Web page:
Indeed, documenting those stories through videos, photos, and writings will not only prove that they happened, but will weave together a memorable legacy. Preserving a family legacy can help preserve a family. As you engage in estate planning, remember to document a family legacy as part of that process. Your heirs will look back on you, their ancestor, and thank you.

Marvin E. Blum

Left: Wedding of Marvin Blum’s parents, Julius and Elsie Blum, 72 years ago. Wedding photos are often the best source of documenting a family’s history. Right: Elsie Blum today, with her five great grandchildren.

Tips to Create Your Life Story

I revealed last week that I’ve embarked on a video project to document the history of my mother Elsie, and through her, my ancestors. Today, I’ll share more about the process of creating “The Elsie Blum Story.”

First question: Why do it? I’ve emphasized repeatedly the value of a family knowing its heritage in order to remain connected and thriving for years to come. David Issay, creator of StoryCorps, cites research demonstrating that stories connect and heal us. Families yearn for connection. Retelling family memories helps families continually reconnect. We recently had a Blum cousins’ reunion where we sat around retelling old family stories that we all already knew, but everyone left that lunch feeling a deeper bond to each other. Documenting your life story keeps those golden moments alive for future generations. Bruce Feiler reaffirms: “The single most important thing you can do for your family may be the simplest of all: develop a strong family narrative.”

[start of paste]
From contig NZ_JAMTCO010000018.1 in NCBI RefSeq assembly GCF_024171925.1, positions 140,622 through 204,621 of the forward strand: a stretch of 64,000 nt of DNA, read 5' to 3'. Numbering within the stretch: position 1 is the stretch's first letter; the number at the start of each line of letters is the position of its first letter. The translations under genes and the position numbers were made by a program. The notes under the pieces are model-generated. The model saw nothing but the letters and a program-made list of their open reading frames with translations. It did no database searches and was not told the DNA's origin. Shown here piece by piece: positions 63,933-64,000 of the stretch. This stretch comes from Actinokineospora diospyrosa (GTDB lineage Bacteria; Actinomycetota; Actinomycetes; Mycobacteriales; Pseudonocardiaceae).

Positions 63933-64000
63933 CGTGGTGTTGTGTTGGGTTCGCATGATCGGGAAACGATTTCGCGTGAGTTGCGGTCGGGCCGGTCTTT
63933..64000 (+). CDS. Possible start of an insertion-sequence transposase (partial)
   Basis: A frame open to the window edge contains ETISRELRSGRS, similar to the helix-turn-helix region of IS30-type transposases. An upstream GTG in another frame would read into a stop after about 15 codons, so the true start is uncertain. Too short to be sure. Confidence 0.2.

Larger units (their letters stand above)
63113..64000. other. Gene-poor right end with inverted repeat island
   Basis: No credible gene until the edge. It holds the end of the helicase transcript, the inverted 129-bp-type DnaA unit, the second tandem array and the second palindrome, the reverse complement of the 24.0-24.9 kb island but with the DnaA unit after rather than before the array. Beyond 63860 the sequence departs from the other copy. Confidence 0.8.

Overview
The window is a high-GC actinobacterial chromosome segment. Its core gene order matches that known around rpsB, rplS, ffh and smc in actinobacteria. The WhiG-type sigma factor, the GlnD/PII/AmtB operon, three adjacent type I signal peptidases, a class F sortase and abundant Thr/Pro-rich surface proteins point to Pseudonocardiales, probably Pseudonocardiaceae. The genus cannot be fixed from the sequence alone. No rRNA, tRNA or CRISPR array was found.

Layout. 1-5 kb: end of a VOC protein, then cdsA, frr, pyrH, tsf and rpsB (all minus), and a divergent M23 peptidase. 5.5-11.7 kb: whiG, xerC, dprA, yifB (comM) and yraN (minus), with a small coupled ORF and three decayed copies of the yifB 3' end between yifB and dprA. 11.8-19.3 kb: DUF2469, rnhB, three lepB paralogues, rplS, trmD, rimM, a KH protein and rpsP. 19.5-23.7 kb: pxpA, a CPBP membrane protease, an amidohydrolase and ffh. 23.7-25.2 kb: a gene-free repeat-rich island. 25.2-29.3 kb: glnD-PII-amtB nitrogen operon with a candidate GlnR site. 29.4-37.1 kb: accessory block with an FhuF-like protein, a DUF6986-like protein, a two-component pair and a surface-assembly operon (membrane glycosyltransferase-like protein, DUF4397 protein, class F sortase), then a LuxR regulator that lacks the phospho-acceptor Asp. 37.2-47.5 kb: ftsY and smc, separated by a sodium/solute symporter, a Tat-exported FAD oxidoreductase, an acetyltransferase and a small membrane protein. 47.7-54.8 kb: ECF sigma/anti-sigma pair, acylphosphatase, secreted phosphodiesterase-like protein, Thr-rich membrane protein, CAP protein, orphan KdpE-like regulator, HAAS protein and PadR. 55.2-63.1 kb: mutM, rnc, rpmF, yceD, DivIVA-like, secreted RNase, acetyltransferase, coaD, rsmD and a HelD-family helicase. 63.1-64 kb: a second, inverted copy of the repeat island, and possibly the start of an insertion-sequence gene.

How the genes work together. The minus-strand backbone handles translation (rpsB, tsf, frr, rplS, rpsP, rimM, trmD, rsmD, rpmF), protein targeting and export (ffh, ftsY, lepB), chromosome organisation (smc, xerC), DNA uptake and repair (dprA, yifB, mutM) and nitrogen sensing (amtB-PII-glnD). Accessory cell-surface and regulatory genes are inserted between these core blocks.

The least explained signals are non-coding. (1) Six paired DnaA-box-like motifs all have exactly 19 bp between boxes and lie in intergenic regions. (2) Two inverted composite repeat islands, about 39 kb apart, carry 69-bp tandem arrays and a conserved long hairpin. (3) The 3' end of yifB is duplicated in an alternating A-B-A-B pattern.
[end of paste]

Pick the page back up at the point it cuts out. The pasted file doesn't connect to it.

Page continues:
Next question: How to do it? Technological advances make it easier to document your history. The choices range from books, to audio recordings, to videos, to recorded Zooms, to custom-produced films. Resources continue to emerge, including these options:

  • Live On Services – Records a Zoom interview with Ruth Luban prompting you to share treasured memories, traditions, and stories. The extended package incorporates up to 50 photos into the recording.
  • Axcelora – Creates a brief audio recording that goes out at death in a link to loved ones.
  • Life Stories Company – Helps you write your private memoires and create a Life Legacy Book.
  • EverydayLegacies – Records a video/audio history of your family heritage stories.
  • Wells Fargo Family & Business History Center – Generates an oral history in your own words and voice.